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Mutualist Blog: Free Market Anti-Capitalism

To dissolve, submerge, and cause to disappear the political or governmental system in the economic system by reducing, simplifying, decentralizing and suppressing, one after another, all the wheels of this great machine, which is called the Government or the State. --Proudhon, General Idea of the Revolution

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Location: Northwest Arkansas, United States

Wednesday, January 19, 2005


Via Seattle Times:

White House counselor Dan Bartlett announced on CNN's "Late Edition" that Bush had no intention of lobbying the Senate to revive an amendment banning same-sex marriages. Surprise, surprise, surprise!

Amendment backers defended it on the grounds that states might be forced, under the "full faith and credit" provision of Article IV of the Constitution, to recognize gay marriages or civil unions of other states. But according to Bartlett, most senators believe the Defense of Marriage Act (which exempts gay marriage from the interstate comity provision) "passes constitutional muster." Besides, it's not at all clear whether Article IV comity law applies to matters regulated under the state police power. Arguably, the fugitive slave clause was added to the Constitution because otherwise the traditional law of comity would not apply to practices like slavery that some states prohibited as morally repugnant.

In any case, Bush sees an attempt to revive the amendment as more trouble than it's worth.

Let's backtrack a bit. " Moral values" were a big wedge issue among Red State voters in November. The ostensible threat of gay marriage was cynically manipulated by Karl Rove to drive social conservatives to the polls. But in his first speech after the election, on how he was going to spend his "political capital," Bush mentioned only tort "reform" and Social Security "reform." Not a word about "family values." And now Bush announces that he's not going to do, after all, what he probably had no intention of doing in the first place.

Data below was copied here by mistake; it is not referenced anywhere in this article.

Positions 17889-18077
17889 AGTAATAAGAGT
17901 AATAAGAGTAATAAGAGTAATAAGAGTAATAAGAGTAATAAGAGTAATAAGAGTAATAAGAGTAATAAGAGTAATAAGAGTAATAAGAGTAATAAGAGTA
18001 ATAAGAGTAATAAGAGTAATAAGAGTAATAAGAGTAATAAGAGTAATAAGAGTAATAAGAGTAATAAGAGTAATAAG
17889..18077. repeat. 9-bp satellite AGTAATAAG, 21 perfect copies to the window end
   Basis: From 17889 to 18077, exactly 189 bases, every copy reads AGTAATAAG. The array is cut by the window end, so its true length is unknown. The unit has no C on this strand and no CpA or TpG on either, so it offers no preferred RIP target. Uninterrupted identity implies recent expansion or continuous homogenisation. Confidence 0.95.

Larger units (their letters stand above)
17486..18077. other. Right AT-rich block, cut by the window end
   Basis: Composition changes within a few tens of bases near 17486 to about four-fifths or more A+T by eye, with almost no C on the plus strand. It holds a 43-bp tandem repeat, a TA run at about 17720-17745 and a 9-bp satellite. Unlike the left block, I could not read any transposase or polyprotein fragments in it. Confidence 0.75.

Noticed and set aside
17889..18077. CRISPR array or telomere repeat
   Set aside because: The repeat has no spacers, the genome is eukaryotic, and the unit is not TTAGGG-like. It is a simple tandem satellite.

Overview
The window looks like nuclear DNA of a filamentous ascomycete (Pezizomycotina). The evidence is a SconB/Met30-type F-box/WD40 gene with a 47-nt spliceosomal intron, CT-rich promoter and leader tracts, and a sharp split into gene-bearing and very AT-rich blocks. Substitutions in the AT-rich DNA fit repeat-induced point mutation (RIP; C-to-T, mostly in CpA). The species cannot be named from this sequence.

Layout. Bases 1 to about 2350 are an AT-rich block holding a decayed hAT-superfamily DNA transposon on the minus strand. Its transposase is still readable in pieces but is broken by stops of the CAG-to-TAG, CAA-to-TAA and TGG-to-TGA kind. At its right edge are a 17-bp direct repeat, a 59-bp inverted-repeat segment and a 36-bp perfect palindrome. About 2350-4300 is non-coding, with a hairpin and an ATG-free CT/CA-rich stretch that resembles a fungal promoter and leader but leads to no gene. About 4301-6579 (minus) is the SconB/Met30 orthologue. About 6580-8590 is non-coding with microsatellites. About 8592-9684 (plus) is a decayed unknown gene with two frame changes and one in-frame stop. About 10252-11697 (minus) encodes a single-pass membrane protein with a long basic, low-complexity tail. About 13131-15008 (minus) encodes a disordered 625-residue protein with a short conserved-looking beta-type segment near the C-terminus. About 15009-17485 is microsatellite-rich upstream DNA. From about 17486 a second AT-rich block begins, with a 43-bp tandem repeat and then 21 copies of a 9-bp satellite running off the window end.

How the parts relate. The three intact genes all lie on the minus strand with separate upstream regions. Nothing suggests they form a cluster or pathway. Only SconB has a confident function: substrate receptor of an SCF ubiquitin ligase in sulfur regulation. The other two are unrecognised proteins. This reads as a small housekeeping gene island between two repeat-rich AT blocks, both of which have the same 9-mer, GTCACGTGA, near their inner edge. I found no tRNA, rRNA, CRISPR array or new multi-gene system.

So the social conservatives of the Red States, whom Karl Rove led around by the nose, voted against their economic interests on the assumption that Bush would actually do something about gay marriage. And now Bush is back at work doing his primary job of serving the interest of Blue State country club republicans, who don't give a rip about "moral values"--but if the truth be known are probably funnelling megabucks to Falwell, Robertson, Dobson, et al. Millions of people thought the urgent need for a bunch of blue-noses to make sure everybody kept his dick where it belonged, outweighed the progressive transformation of this country into a sweatshop owned by 1% of the population from inside their gated communities. And they didn't even get that.

Paging Thomas Frank....


Anonymous Anonymous said...

I think your analysis is somewhat off, when you suggest that people are voting against their economic interest, or at least purposefully doing so in order to impose their moral vision.

Maybe they don't perceive their economic interests the way you do. Or maybe they feel that voting their own economic interest would some way be immoral. Or maybe they don't really understand economic issues. Or maybe they feel that other issues are so gosh darn important and don't give a good god damn and don't even care to know.

Anyway, to assume that people are voting against their economic interest or at least knowingly doing so seems off.

January 23, 2005 10:22 PM  
Blogger Kevin Carson said...

I didn't mean to suggest that they were deliberately voting against their economic interests. Only that they were doing so, wittingly or not. But Thomas Frank's book *What's the Matter With Kansas?* is a goldmine of quotes from Christian conservative activists who disagree with much of BushCo's corporate agenda, but argue that "man can't live by bread alone." Apparently, though, Bush can't make up his mind whether to give them anything else, either.

January 24, 2005 8:49 PM  

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